Why Istanbul Contemporary Could Become One of the World’s Great Art Fairs
A sneak peek at what's on view at the city's oldest art fair.
Right past immigration at Istanbul Atatürk Airport, facing an assortment of Duty Free cigarette boxes, M&Ms and wine bottles, is a portrait of Mustafa Kemal Atatürk set in a gilded frame. Towards the baggage carousel is a two-meter ad for the local retail brand Zühre, featuring a stylish, veiled woman. This welcome with images of the founder of the Republic of Turkey and an archetype of the modest contemporary Turkish woman pretty much sums up the country’s current divide between liberals and conservatives.
Many waited with bated breath for the 1 November elections, which saw, amidst two terror attacks in Ankara last month, fresh skirmishes in Kurdish areas and increasing restriction on press freedom, another win by Recep Tayyip Erdoğan’s Justice and Development Party.
The political pressure points have also altered art buying behavior, with liberals enthusiastic about blue-chip international names and conservatives geared more towards local, traditional talents. This had been the case for years, but seems to be gaining more traction with Erdoğan’s continued electoral success, and increasingly conservative platform. If Turks buy Turkish artworks, it’s by recognizable local stars.
It’s also interesting to note that in Turkey there are few, if any, tax incentives for corporations looking to build collections. There doesn’t seem to be an in-between, and no room for art from emerging markets, either. Not a single gallery from regional art centres such as Jeddah, Beirut or Dubai participated in Art International earlier in September. No gallery from these cities is participating in Contemporary Istanbul (CI) too—something that the fair’s founder and chairman, Ali Gureli, admits to being “strange”. He did manage, however, to secure Dar Al Anda gallery from Amman and two Tel Aviv galleries. “Despite a nervous situation in Istanbul right now, the Israelis are coming,” laughed Gureli.
Some say a middle ground in Turkey is contingent on the younger generation of collectors, who “grew up with a nationalistic agenda,” says writer and curator, Zeynep Uzuner. They are eager, she says, to support all things Turkish: from grassroots initiatives such as the Spot Foundation and the Saha Foundation, to younger galleries and artists. “This Turkish preoccupation with being pro-European began with Atatürk’s foundation of the republic,” says Uzuner. “In Turkey, if you want to be a respected collector, you need to buy Western art.”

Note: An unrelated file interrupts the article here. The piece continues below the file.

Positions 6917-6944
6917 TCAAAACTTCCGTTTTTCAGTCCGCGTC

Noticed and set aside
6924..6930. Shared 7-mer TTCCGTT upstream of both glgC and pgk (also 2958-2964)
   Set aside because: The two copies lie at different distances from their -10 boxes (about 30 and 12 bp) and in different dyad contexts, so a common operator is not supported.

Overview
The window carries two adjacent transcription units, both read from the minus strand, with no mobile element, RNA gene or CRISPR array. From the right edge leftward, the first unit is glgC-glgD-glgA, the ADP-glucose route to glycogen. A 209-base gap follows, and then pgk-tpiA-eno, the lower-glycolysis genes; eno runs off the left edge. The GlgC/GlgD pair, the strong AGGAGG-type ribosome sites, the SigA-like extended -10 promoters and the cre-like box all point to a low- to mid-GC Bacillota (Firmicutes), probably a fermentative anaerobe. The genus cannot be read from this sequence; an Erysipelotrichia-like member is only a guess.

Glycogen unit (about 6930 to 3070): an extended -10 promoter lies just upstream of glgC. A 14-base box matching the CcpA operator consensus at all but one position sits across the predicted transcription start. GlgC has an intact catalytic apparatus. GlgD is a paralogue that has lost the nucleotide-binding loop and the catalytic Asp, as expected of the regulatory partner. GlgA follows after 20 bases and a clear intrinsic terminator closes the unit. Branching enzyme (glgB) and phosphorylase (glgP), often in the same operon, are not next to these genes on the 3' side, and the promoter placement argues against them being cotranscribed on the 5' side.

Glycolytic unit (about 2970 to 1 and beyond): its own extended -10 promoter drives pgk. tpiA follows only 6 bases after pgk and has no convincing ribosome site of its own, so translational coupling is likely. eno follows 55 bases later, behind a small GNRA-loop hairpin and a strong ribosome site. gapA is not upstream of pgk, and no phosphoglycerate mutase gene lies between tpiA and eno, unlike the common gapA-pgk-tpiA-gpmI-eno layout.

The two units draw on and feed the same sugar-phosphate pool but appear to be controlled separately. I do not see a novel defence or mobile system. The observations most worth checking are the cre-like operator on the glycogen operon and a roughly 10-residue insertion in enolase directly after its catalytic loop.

“People started looking West because that’s where the country had oriented towards,” says Eda Kehale Argun, a senior consultant at Christie’s. “Today, people are divided into eastward and westward-looking collectors.” Gureli believes his decade-old fair has contributed to the change in buyer behavior and of exposing locals to international art. “From 102 galleries, we have over 40 non-Turkish participating spaces this year,” he says. Among these is CI returnee, Galerie Lelong from Paris and New York, which, adds Gureli, “sells works for figures like €350,000 ($376,000) at the fair.” For this edition, it brings works by Joan Miró, among others. Such pieces, says Uzuner, attract the Western-educated upper middle-class, keen on recognizable names.
Art International (AI), CI’s three-year-old ‘rival’ fair, seems to position itself in a Western context, with blue-chip participants such as Victoria Miro, which made the headline-grabbing sale of Yayoi Kusama’s painting for $912,000 within minutes of its last vernissage. “European artists did better this year,” says Dyala Nusseibeh, Director of AI. “Collectors are still looking to Europe, because in a way, Turkey is becoming more Islamic government-wise and the intelligentsia don’t want Turkey going that way.”
The West has done a good job at promoting its artistic wares in Turkey and also including Turkish artists to its gallery rosters—Galerie Lelong, for example, represents Turkish multimedia star Ramazan Bayrakoğlu, and the homoerotic hyperrealist painter Taner Ceylan shows through New York’s Paul Kasmin, which opened a pop-up gallery in Istanbul. Auction giants Christie’s and Sotheby’s have also included lots by Turkish artists in their Dubai and London sales, raising awareness for the country’s art scene. (A Turkish-only sale though, is yet to happen.)
For many, though CI is a Contemporary art fair, it is positioned as somewhat traditional. “It is the oldest fair in the city and us galleries should try to be as supportive as possible,” says Art Sümer’s Asli Sümer, which shows work by three of its artists, priced at no more than €15,000 ($16,100). One thing is certain about CI: it definitely draws a massive Turkish crowd. Many, including Uzuner, have described the “bazaar mentality” of buyers at the fair.
The crowd factor is a pull for Istanbul spaces such as The Empire Project, which has participated in CI for several editions. “CI has the best sales results overall,” says the gallery’s Kerimcan Guleryuz, who presents artworks from as low as €500 ($540) to as high as €175,000 ($188,000), all by Turkish artists. As far as the Turkish art market is concerned, he says collectors are “less willing to take risks,” adding that, “this is sure to be a very critical year, not just in terms of the art market, but the overall path of Turkey as a whole.”
So far, indications point to a widening of the gap between conservatives and liberals. For fear of their assets, many of the latter are “moving their money out of Turkey,” says Uzuner. When that happens, no doubt industries will suffer—art included.
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